There’s a box in the closet in my study that has the invitations or bulletins from most of the weddings I went to during the 1980s.
I keep this box for reference purposes. And last week I checked it to see what time my sister-in-law got married. Since it was a Sunday wedding, it had to have been in the afternoon, after the regular service, and finding the invitation would tell me for sure. I didn’t find the invitation, but while I was looking, I decided to do a little counting. Of all the weddings I had documentation for, how many of those marriages were still intact?
There were 17 marriages documented in that box, mine included, and of those, 10 are still going strong, one ended with the untimely death of one of the partners after almost 20 years, three ended in divorce, and three are couples that I’ve totally lost track of over the years.
If I get rid of the couples I’ve lost track of and count the one death among the success stories, we get a score of 11 to 3. Put into percentages, that’s a 79% success rate for marriage among my friends – at least the friends whose documentation I still had.
Let me say that again: 79% of the marriages I had documentation for are still intact. And these are all first marriages.
There’s an old saying that there are three kinds of lies: lies, damned lies, and statistics; and some of you may want to consider this as one of the third, after all “everyone knows” that half of all marriages end in divorce.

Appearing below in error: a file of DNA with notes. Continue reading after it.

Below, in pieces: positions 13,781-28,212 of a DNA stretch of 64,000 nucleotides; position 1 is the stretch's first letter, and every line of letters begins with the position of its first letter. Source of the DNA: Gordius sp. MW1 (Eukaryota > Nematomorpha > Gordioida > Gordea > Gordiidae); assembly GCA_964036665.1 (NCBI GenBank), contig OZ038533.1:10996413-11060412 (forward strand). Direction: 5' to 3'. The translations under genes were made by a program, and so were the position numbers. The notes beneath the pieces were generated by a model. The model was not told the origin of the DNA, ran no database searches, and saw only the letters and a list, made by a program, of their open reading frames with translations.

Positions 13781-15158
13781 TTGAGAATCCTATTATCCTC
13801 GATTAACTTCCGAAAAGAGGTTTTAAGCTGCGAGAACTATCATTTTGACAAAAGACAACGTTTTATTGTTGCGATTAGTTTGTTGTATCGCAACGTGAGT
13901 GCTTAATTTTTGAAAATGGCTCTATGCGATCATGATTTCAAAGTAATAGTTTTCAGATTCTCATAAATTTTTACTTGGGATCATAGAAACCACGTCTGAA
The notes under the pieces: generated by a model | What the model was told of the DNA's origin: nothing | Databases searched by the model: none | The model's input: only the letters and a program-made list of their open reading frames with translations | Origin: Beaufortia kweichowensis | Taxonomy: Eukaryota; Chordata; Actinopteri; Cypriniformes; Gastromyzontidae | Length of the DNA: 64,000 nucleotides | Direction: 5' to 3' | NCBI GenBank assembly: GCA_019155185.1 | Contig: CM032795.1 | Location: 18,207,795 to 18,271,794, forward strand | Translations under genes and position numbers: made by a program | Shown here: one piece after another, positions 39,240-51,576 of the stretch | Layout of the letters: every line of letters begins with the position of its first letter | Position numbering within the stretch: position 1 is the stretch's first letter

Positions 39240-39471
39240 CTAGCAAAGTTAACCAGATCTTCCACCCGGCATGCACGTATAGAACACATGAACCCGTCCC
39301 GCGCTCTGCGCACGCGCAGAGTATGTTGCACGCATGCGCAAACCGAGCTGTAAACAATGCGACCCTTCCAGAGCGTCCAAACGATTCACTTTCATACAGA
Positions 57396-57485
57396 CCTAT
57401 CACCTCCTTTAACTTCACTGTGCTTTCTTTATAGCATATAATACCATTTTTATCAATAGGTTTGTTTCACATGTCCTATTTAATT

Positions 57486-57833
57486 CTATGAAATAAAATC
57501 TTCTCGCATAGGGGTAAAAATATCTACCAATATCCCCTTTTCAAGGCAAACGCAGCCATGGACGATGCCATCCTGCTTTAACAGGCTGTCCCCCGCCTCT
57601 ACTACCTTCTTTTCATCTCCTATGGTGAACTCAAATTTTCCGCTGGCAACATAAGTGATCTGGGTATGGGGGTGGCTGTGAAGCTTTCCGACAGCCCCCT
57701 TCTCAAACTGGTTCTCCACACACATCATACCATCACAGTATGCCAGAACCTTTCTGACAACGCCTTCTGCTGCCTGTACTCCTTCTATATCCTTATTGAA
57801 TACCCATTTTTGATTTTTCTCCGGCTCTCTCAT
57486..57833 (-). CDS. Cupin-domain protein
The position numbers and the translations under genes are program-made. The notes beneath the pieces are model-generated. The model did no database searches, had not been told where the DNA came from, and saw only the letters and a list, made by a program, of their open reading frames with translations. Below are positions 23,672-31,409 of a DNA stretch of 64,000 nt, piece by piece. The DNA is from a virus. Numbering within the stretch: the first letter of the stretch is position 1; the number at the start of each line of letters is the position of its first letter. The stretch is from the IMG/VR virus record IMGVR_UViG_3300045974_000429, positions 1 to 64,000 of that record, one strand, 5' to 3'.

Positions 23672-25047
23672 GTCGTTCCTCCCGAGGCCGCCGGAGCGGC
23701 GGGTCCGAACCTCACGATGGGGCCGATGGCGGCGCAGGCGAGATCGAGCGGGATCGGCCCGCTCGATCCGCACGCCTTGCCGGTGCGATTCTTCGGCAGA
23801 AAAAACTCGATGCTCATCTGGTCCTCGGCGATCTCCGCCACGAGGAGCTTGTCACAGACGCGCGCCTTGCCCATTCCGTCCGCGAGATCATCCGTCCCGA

But that’s one of those statistics too, and it’s not one to be trusted. Here’s why. The figures that “everyone knows” about marriage and divorce are taken by comparing the number of people who got married in year x with the number of people who got divorced in year x. These two numbers have nothing to do with each other – at all. The people who got divorced in 2008 may have gotten married as far back as 1958, and spread equally along the 50 years between the two. For the figures to be meaningful, you have to track a group of people who got married in 1958 and see what percentage of them are still married to each other 20, 30, 40 years later.
That’s what my invitation box did, and studies that use this method tend to come up with a 60% to 70% success rate.
There’s one more thing, though. At about the same time that I got the good news from my invitation box, Larry King got divorced for the 7th time. While it’s true that most first marriages tend to go the distance, if you’re counting the sheer number of marriages and divorces, people like Larry King, Elizabeth Taylor, and Mickey Rooney skew the figures.
But what about the weddings I went to during the 80s that I didn’t have documentation for in my invitation box? Ah…I knew someone had to ask about those. As I thought carefully and tried to remember all of them, the figures came closer to 68% and 32%. But that’s still pretty darned good!
And finally, a word for my friend whose documentation never made it into my box, but is one of the 32% of divorces. I do not in any way mean to imply that people in the 32% didn’t work hard enough, didn’t love each other enough, or weren’t committed enough. By no means! Sometimes things just don’t work out no matter how hard you try, and you sadly have to walk away from it.
But this same friend has since remarried and speaks of the joy of second chances. I firmly agree there. I know many people who found success the second time around.
And having just celebrated her 18th anniversary, I’m counting her as being in the 68% success rate for second marriages!